Play around with this form—you should see that the control responds to resizing events, making the number of image items per row grow or shrink the form. You can do Ctrl-click and Shift-click on image items for multiple selection as well.
Where are these thumbnail images stored? The
CrystalThumbnailer object, which does the work of creating them, has a property called
ThumbnailLocationRoot. By default, it is your AppData folder, under the name of your Company and Product name.
The collector creates a sub folder here based on the hash number of the original location. It stores the thumbnails here—the largest thumbnail size it needs to display. In these simple demos, the thumbnails will exist permanently. I’ve decided the behavior to retain or erase them is application dependent, and has left the choice up to you.
This is obviously a very simple example, but I have included many sample Form applications in the toolkit:
SimpleImageGridDemo shows a slightly more complex version of this application, by allowing you to open any folder and view the thumbnail images.
ZoomImageGrid shows you how to setup
CrystalImageGridView to zoom the thumbnail size up or down. It's a bit of a hack; the thumbnails are stored in their largest possible size, and scaled down according to a property named
WaitFormPictureShow demonstrates how to use the
CrystalMemoryCollector to load up images directly without having to scan a folder.
HeaderImageGridDemo explains how to put a list of
CrystalImageItem objects into a
CrystalGroupItem. Group items can be inserted into the model with a special header display that can be collapsed/expanded. Unfortunately, I haven't tested this with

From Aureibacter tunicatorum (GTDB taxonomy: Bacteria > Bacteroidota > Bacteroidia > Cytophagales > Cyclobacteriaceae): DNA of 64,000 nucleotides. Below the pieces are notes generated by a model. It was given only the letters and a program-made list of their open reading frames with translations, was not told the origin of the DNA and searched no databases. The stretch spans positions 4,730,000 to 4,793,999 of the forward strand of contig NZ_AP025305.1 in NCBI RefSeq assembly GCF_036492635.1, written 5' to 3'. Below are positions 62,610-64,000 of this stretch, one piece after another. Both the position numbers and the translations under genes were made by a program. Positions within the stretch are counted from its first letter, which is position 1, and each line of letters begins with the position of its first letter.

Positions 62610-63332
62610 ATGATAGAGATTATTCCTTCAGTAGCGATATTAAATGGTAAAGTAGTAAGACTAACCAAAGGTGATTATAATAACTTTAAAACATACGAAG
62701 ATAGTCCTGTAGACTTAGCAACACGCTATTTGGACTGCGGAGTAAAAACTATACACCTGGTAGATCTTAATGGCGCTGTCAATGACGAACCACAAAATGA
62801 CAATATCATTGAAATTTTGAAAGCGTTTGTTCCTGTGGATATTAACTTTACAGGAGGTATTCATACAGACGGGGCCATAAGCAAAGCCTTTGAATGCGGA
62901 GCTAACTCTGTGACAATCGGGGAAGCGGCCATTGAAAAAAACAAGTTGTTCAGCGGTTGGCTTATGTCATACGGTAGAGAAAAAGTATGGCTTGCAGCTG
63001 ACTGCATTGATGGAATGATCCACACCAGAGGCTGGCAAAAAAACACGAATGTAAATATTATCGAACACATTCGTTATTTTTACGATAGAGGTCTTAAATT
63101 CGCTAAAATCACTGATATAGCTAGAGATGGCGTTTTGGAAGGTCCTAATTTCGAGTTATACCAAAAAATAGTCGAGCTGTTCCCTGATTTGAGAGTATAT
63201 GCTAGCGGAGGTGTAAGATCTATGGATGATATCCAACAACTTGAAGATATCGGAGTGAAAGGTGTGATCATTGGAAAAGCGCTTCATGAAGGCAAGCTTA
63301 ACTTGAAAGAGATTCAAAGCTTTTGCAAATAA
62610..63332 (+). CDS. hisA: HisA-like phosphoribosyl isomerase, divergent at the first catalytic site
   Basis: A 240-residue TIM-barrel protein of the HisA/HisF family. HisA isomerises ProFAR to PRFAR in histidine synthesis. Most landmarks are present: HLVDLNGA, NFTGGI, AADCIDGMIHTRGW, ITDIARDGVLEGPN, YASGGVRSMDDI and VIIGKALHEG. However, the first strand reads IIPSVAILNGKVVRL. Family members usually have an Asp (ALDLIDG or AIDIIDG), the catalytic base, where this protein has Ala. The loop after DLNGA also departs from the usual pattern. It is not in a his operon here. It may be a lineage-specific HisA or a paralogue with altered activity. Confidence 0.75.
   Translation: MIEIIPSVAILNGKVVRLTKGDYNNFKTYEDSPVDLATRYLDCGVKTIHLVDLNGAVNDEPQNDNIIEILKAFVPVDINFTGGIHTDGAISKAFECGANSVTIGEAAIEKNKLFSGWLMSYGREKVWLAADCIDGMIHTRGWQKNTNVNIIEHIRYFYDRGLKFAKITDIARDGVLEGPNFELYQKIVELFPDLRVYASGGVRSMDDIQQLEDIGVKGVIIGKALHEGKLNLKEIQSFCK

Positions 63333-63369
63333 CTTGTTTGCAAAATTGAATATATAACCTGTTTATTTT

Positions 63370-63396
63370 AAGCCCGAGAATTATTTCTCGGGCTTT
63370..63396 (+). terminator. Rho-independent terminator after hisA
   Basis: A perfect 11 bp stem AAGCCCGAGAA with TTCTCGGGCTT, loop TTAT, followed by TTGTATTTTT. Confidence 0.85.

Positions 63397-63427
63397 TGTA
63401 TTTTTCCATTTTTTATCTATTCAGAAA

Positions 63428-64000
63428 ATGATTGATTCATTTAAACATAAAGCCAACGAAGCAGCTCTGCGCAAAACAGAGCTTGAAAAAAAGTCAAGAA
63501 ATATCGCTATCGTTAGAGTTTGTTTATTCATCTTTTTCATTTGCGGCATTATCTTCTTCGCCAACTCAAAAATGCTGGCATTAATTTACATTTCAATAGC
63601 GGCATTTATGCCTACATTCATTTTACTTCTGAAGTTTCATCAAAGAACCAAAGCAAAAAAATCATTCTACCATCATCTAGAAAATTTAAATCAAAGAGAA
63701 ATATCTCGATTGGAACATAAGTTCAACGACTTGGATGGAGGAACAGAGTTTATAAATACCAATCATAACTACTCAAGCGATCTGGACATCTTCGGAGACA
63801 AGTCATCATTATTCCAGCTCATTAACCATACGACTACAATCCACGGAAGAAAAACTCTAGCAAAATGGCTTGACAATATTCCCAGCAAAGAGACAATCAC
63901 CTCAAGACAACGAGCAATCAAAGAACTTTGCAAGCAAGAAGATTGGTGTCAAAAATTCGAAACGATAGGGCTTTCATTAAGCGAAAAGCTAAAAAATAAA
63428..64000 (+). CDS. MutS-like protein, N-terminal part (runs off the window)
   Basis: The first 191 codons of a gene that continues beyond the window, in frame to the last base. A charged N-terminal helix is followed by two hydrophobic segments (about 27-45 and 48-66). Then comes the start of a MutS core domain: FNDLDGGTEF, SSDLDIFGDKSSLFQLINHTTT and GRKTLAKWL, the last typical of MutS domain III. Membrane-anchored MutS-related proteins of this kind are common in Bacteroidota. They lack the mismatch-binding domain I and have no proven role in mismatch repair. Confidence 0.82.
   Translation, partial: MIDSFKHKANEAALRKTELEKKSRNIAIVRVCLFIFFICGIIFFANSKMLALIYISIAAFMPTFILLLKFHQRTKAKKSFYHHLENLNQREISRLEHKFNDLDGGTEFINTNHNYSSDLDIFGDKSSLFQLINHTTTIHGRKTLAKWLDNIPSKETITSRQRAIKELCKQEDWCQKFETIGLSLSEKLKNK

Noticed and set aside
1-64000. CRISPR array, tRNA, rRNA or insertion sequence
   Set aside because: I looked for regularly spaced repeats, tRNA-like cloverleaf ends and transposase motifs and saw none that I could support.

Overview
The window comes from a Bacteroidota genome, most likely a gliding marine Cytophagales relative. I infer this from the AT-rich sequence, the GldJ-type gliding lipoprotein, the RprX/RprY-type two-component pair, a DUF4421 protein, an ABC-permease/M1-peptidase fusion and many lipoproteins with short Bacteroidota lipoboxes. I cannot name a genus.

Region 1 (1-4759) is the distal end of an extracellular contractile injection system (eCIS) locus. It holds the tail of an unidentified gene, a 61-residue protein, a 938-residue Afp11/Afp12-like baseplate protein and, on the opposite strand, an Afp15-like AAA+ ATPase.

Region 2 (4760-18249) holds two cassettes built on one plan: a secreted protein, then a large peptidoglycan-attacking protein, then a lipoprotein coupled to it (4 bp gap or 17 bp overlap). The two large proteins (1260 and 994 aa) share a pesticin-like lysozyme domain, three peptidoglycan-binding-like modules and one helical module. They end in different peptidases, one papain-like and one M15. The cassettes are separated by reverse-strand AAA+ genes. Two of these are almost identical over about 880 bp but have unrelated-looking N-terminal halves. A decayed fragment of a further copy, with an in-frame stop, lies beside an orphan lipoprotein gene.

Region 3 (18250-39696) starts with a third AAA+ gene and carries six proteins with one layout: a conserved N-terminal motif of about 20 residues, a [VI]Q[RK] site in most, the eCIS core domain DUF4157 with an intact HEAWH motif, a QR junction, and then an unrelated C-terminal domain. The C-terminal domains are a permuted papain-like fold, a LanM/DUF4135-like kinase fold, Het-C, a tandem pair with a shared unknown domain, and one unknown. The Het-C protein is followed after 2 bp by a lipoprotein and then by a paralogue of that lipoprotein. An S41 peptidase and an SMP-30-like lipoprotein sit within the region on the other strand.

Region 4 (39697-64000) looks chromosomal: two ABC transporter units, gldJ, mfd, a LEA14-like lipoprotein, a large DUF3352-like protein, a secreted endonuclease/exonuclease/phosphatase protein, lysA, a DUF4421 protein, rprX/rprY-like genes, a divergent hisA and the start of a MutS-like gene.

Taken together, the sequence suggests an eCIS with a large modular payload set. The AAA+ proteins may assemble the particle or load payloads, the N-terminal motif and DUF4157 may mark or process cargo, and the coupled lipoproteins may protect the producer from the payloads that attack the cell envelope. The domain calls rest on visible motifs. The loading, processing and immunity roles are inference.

PictureShowControllerDemo (above) shows you how to create a more realistic picture viewing application. A split container is used to hold the
Horizontal orientation on the bottom pane. The top pane contains the
CrystalPictureShow control, which is used to display images, magnify them, and present slideshows. There’s also a panning window that appears whenever the image is displayed in a non-fit mode.
ComicShowControllerDemo is a specialized image viewer that operates on comic-book files formatted for the CDisplay viewer, with a .CBR or .CBZ extension. You probably have never heard of these, but they are becoming the MP3-like standard for sharing comic books. CBR is really just a RAR file, and CBZ is a ZIP file. The factory will invoke specialized crystal collectors for these formats, unpack the images, and display them.
Points of interest
After I wrote the
CrystalImageGridView, naturally, I needed to display a full image, but the
PictureBox control wasn't enough. I needed to zoom\magnify the image, add a gradient background effect, get it to work with a panning window, and even do slideshows. I synthesized a lot of code from various articles here on CodeProject, but also from Bob Powell, who has contributed a lot of .NET GDI+ code in various forums. I've tried to credit him in the code for
CrystalPictureShow, wherever possible.
If you run the PictureShowControllerDemo and hit the Slideshow button, you'll see these effects: Fade, Iris, Spin, and Slide.
I've learned a lot by writing this toolkit, but it's far from perfect. The collector only supports one view; I made a serious mistake early on by putting the rectangles for view display inside the model rather than have a separate data structure that the view would access. To fix this, I would have to rewrite a lot of code, but I'm ready to move on to a new project. I'm hoping my source code will benefit other people down the line.
Another improvement that I would have liked to make is to have the background thumbnailer thread be directed by the view. Currently, it thumbnails the images in the sorted order they are displayed in; it would be nicer to behave like Windows Photo Gallery and thumbnail the images viewed at the current scroll location.
There are some other controls here, such as a track bar, gradient panel, etc. I'm not supporting these, but I've left them in the toolkit because the samples make use of them.
- Crystal Image Toolkit 1.0.0 - Dec 6, 2008.
- Crystal Image Toolkit 1.0.1 - May 11, 2011: Source has been updated to Visual Studio 2010 and .NET Framework 4.0.